If the tax lien is not redeemed within the specified timeframe, then you’ll have the opportunity to pursue a foreclosure on the property. But you’ll need to follow local guidelines on notifying the current property owner.
Making A Tax Lien Home An Investment Property
If you’re considering buying tax lien properties as an investment, then you’ll want to learn how you can make money from the deal. Here’s what you need to know about buying tax lien homes as an investment.
Paying Off The Lien
The first step is to pay off the tax lien by winning the auction for a tax lien certificate. You’ll need to pay off the delinquent taxes before moving forward.
Setting Repayment Terms
Next, you’ll need to familiarize yourself with the repayment terms. As the investor, you’re entitled to the interest income associated with the tax lien. In most cases, you’ll encounter a simple interest rate that’s assessed on a monthly basis.
Depending on the interest rate and the terms allowed by the local government, you could see a return quickly. If the property owner cannot repay you within the payment terms, you could foreclose the property.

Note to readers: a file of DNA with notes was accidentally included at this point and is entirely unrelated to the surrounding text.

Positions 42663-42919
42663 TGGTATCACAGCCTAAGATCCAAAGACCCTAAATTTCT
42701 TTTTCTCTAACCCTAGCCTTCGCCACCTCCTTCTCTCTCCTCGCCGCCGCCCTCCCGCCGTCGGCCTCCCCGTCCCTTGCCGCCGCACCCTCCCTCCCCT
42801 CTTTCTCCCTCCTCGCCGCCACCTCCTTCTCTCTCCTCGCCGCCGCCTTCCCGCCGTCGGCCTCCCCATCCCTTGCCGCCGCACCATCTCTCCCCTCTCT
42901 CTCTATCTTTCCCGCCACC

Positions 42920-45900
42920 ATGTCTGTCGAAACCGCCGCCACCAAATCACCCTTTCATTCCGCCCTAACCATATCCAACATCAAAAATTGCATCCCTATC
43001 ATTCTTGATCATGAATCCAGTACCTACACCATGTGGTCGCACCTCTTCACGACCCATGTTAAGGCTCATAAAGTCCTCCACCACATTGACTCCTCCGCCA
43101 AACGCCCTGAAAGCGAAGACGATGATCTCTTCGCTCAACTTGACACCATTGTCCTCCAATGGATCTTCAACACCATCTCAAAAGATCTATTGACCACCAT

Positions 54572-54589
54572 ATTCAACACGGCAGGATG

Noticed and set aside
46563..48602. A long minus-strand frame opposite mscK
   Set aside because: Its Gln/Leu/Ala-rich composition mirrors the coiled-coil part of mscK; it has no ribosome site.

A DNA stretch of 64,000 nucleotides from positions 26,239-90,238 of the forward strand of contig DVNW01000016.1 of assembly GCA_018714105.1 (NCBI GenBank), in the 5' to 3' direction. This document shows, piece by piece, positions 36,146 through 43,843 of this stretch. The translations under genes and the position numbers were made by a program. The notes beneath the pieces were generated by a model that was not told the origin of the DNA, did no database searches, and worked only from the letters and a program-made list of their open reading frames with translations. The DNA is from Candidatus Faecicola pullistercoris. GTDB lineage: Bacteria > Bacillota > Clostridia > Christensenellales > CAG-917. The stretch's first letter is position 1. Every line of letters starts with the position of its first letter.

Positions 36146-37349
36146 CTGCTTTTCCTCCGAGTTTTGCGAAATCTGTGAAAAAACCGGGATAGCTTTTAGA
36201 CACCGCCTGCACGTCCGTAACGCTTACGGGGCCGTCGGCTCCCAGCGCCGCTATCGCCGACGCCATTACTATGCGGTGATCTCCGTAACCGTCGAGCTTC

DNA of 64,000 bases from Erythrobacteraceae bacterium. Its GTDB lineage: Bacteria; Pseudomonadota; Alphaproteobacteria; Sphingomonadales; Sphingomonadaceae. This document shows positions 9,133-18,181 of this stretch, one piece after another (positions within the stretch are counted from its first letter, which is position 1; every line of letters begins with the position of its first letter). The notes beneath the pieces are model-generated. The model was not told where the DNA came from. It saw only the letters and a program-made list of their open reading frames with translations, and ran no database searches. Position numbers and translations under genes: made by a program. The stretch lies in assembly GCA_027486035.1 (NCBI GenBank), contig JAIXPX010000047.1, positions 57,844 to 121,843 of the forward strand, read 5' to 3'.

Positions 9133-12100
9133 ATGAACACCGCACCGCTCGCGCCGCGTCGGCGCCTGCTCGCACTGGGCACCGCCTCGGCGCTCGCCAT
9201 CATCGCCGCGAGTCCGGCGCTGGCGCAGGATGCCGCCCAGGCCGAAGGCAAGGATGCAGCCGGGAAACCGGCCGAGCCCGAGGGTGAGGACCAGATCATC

After the foreclosure process, you can take ownership of the property and treat it like a typical investment property.
What To Consider Before Buying Tax Lien Properties
If you’re thinking about buying tax lien properties, take a minute to consider the downsides. As with most investment opportunities, you’ll find that buying tax lien properties comes with an inherent amount of risk.
When you buy any property at auction, you run the risk that comes with a blind purchase. Since you cannot see the property or an inspection report, you could be walking into a bad deal. But you won’t be able to see it coming.
If you’re an investor attracted by the potential for higher interest rates, you could run into a sticky foreclosure problem. If you buy a tax lien property and the property owner cannot repay you, you might be forced to foreclose.
Depending on your situation, you may or may not want the responsibility of a foreclosed property.
When you win the bid for a tax lien, the government will set the redemption period. Typically, you’ll see a range of a few months to several years. At the end of the redeemable period, your investment will no longer be able to make a profit. That’s because the property owner has repaid their delinquent taxes.
As a short-term investment, you’ll see limited gains without any long-term potential.
An Advanced Investment
Tax lien investing is a tricky skill to learn. Although there are seasoned investors that can bring in a reasonable profit, many novice investors can easily get in over their heads. With that, take the time to research this investment strategy before diving in.
Are Tax Lien Investments A Good Idea?
Tax lien investments can be a good idea for a seasoned real estate investor who is well aware of the local rules governing the investments. However, it is not a good way for a potential home buyer to secure a property for their primary residence.